The 20-year-old woman who police officers shot in the head during protests last week has died after receiving treatment in a hospital. She is the first casualty since protests began last month. Police utilized tear gas, rubber bullets, and live ammunition to combat demonstrations, with protests refusing to end.


China Unveiled Death of Four Soldiers in Border Clash with India

Chinese authorities revealed that four of its soldiers died in the Himalayan border dispute against Indian troops last June. Twenty Indian soldiers died, making it the deadliest encounter between the two states in forty years. The two countries continue to blame the other side for the dispute occurring.


Africa


Angola: Security Forces Kill Protesters in Lunda Norte Province

Human Rights Watch has reported that Angolan security forces indiscriminately fired at protesters who had peacefully gathered to demand better public services such as water and electricity supply in the diamond-rich town of Cafunfu. The Angolan police reported that six people died, more than twenty sustained injuries, and sixteen detained after officers foiled what they called an armed rebellion organization by the Lunda Tchokwe Protectorate Movement. The security forces provided no basis for this assessment or details of the circumstances that led officers to fire live rounds. As of now, Angolan police chief, Paulo de Almeida, has continued to reject calls for an independent investigation into the alleged excessive use of force against protesters who he has claimed to have been a secessionist group that tried to break into the police station in Cafunfu.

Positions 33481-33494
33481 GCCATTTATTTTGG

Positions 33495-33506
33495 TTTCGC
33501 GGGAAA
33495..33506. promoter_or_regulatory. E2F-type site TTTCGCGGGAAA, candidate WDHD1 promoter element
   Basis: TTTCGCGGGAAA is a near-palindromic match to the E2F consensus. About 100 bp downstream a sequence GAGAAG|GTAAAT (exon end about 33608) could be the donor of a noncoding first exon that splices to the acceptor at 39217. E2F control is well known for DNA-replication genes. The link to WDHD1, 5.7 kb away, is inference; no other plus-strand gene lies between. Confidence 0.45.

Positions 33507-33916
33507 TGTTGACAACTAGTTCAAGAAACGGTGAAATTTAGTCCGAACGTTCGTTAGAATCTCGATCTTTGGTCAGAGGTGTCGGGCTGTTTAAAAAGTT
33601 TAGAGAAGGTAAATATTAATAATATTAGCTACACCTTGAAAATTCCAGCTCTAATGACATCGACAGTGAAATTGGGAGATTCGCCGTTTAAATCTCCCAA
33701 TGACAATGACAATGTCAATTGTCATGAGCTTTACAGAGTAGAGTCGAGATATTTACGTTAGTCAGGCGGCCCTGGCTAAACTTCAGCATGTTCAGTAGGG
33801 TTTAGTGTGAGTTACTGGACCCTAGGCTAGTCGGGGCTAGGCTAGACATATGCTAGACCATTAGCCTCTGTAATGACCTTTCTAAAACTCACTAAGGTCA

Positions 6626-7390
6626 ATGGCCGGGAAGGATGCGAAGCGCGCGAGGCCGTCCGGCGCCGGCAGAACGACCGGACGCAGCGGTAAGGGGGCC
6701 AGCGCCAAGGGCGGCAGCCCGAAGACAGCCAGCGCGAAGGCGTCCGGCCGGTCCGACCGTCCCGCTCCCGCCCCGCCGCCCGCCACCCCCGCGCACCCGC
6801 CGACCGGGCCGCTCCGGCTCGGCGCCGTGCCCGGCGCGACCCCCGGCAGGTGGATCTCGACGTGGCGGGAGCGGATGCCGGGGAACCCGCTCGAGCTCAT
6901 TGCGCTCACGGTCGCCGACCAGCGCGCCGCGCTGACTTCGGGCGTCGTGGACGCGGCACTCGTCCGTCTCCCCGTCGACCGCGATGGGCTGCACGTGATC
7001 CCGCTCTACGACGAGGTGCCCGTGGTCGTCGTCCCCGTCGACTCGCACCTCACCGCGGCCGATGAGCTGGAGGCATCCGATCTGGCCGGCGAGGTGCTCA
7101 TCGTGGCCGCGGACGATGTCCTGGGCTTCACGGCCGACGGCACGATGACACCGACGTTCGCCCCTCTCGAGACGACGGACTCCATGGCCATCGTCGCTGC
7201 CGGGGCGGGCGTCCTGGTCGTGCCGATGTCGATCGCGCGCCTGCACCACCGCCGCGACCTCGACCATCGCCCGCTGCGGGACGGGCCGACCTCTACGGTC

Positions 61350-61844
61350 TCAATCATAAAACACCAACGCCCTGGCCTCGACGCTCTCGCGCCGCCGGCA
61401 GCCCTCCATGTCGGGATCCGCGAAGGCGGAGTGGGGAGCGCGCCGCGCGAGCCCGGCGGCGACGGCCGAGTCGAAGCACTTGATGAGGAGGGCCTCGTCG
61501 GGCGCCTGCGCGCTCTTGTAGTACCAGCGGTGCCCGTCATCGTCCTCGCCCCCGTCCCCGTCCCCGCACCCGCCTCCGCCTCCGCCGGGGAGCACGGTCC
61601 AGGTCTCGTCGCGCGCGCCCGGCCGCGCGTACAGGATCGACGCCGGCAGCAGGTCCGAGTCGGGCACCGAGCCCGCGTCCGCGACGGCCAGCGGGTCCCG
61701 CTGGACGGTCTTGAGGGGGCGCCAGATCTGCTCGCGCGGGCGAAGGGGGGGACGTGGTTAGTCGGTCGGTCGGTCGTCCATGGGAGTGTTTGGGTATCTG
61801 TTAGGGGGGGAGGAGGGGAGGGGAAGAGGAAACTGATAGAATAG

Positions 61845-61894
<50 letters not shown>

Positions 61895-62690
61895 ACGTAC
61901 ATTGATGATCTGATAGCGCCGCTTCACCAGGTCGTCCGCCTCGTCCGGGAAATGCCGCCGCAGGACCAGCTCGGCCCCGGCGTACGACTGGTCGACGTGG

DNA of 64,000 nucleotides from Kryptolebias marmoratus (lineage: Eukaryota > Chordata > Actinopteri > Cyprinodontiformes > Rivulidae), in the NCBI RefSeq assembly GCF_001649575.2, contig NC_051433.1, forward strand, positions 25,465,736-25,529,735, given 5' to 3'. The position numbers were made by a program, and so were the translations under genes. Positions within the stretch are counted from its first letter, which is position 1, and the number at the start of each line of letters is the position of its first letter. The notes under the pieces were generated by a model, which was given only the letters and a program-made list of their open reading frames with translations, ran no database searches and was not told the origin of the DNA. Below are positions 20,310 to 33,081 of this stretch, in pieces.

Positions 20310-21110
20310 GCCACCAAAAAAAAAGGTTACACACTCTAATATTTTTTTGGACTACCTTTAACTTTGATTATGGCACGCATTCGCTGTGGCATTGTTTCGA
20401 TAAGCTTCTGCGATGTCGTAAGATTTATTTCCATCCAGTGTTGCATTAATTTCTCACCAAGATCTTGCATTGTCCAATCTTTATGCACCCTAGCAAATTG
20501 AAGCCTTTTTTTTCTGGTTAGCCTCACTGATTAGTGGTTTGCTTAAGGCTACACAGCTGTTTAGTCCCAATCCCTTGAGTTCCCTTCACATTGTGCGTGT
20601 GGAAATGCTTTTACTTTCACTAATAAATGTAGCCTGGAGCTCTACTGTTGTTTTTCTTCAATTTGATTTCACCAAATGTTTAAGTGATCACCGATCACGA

Europe


A Bill to Reinforce French Secularism Moves Forward to Senate

The French National Assembly moved forward on a bill to halt Islamic terrorism while upholding and focusing on “Republican” and French national values and will head to the Senate for a final vote. The bill consisted of 51 articles and more than 300 adopted amendments that worked to stop a rise in Islamic extremism. This bill’s changes will include limiting religious establishments from accepting foreign funds and banning ‘virginity certificates.’


Increased Fears Across Europe Over Virus Variants

An increased amount of the South African and Brazilian variants recorded along the German border has encouraged some European countries to alter their vaccine rollout plan and COVID-19 response. In France, they have increased vaccine distribution among front-line workers, increased vaccine rollouts in regions where possible, and a 6 pm curfew to curb any further spread of the variants. Other countries like Germany have considered harsher approaches and have imposed border checks and a mandated quarantine period for those entering the Czech Republic and Austria. Vaccine shortages and delays in vaccine rollout and deliveries have caused upset in most governments and concerns on whether or not hospitals will be able to handle the rise in variant virus cases.


Latin America and the Caribbean


Disputes over Presidential Term Limits Trigger Unrest in Haiti